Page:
I mean, my goodness! Not only does that run-on sentence make my toes curl, but it also makes me realize how "under the spell" I still was. I clearly was not yet of this super-positive and proactive mind that I now have, and therefore ran around thinking I had all sorts of psychiatric conditions and oddities that I could use to describe my natural weirdness. I have since fully accepted all my strangeness, and decided that it's more fun to embrace it and just be a bit of a freak. :)

However, I really love to look back at the final part of the post, in which I share where I was at in life at the time... 

My current situation is this: I am graduating in December as a marketing major, Spanish minor, and need to figure out my life! I am going to apply to go back to Spain as a teaching assistant, and refuse to believe that my future holds anything else. This blog is going to serve the purpose of tracking my life, and giving you the people an inside glance to the mind of someone who is ADD, and off their meds 8D

I don't just love it because I can see this was the after the first time I decided to take myself off the ADD medication I had been ingesting for about 13-14 years (something that was possibly the cause of me failing, quite horribly, the entire first round of my final semester exams, as well as some of the second, but more on that later), but because of this line here: "I am going to apply to go back to Spain as a teaching assistant, and refuse to believe that my future holds anything else."

Now, I don't know about you, but for me to be sitting and grooving in my bed in Sevilla, Spain, where I arrived 11 months and two days ago, writing this and seeing that, I am left with every centimeter of my skin fluttering like there are butterflies trapped inside me. All I can say is, "I FREAKIN' DID IT!!!!!!!!!!!" Estoy tan orgullosa ahora mismo (I am so proud right now)! I did it, I did it, I did it! I came back! I refused to accept that my path would flow any other way, and I made it happen! I am here! I am doing it!!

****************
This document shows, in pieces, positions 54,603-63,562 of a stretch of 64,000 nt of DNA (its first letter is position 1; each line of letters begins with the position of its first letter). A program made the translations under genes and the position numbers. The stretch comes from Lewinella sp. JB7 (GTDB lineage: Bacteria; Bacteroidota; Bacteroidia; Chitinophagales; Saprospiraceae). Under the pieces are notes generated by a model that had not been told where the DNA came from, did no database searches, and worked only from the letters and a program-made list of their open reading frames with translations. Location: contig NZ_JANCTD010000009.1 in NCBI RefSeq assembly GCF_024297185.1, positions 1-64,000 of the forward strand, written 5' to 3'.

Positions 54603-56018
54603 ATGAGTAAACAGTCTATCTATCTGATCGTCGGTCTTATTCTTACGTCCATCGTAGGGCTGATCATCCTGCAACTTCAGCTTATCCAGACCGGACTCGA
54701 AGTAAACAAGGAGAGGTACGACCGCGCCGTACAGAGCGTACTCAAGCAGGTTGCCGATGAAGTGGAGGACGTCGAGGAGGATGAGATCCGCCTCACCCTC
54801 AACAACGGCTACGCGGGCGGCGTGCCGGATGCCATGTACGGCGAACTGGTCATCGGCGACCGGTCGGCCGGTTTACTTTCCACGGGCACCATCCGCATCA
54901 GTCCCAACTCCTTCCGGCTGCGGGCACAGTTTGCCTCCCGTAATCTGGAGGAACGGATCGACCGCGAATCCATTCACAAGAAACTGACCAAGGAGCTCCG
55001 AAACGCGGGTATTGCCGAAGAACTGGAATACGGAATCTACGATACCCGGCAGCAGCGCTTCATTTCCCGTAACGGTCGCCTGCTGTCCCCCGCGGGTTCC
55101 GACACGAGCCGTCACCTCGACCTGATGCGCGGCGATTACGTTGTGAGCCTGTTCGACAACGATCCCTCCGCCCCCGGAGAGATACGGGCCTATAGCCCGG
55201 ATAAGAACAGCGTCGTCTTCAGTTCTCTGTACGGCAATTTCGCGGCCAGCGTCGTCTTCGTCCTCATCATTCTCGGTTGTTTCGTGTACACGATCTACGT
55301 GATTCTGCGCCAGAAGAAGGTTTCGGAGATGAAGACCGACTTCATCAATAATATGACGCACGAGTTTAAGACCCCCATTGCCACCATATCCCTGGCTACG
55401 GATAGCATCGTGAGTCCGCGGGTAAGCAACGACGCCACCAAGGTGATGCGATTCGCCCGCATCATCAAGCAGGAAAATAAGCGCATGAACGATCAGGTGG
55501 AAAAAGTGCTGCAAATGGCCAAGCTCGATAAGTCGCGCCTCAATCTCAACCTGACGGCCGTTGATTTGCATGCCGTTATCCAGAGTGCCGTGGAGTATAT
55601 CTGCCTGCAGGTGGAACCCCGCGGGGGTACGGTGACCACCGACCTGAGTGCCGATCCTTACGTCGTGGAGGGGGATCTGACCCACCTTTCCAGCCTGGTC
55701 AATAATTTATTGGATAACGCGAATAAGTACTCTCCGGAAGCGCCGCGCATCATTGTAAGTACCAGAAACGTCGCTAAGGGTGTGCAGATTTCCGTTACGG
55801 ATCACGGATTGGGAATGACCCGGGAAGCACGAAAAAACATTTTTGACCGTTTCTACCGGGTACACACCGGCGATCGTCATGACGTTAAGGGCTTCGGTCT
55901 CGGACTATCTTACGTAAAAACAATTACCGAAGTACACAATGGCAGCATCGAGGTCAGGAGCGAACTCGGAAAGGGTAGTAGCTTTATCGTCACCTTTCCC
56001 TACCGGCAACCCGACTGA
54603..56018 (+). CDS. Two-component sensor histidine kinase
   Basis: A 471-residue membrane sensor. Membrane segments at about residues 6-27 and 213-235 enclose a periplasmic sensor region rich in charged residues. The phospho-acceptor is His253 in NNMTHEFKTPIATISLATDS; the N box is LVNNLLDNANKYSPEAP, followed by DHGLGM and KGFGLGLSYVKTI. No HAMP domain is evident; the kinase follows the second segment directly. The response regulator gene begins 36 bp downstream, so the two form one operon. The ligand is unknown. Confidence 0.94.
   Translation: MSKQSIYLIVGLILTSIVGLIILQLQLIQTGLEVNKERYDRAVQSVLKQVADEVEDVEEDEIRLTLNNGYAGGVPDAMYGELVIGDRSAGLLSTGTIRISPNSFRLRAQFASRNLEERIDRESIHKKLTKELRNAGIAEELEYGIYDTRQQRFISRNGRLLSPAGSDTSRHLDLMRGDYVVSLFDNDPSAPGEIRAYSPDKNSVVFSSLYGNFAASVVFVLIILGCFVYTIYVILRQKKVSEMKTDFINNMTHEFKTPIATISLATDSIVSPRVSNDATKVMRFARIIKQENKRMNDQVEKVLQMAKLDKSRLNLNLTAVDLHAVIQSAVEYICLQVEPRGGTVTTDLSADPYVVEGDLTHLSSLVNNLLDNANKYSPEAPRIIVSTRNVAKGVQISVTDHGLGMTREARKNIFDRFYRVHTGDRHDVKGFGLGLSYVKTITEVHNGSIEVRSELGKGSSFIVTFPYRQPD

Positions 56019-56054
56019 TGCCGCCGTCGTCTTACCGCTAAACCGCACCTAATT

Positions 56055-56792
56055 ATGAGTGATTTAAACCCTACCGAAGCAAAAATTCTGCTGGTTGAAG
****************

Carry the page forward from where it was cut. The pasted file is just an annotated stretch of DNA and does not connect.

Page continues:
This is a powerful moment for me. To remember all the times people told me that, "it sounds like a great plan, it's just not very realistic," and doubted how I could and would make it happen, and to know that I actually have and am, wow. I feel like I can do anything now! 

If I could make this happen for myself, and be blessed with such success, I know that I am on the right track, and that whatever I want to do in life, I can! By going and flowing with God, there is absolutely no limit to the things this human life of mine will produce! I am so excited to continue this path -- trying new things, beginning new projects, exploring my passions and purposes, and blasting out my special breed of positivity and love into the atmosphere! What a wild ride it has been, and an even wilder one it will be! I hope you'll continue to join me, and hey, come on out and make it your reality too, whenever you want!

Please remember how capable and powerful you are. There is something you are here to do; and if you get a sense for it, run with it, sprint towards it, and give it all you've got, you will achieve and receive endlessly. As long as you follow your heart, let God be your guide, and pursue your passions, there can be nothing but goodness to come from it. You're magic!

Enjoy life!! There is no limit to what can be done while we're here!

Sending you sweet, sweet blessings, and abundant amounts of love & light on this beautiful day!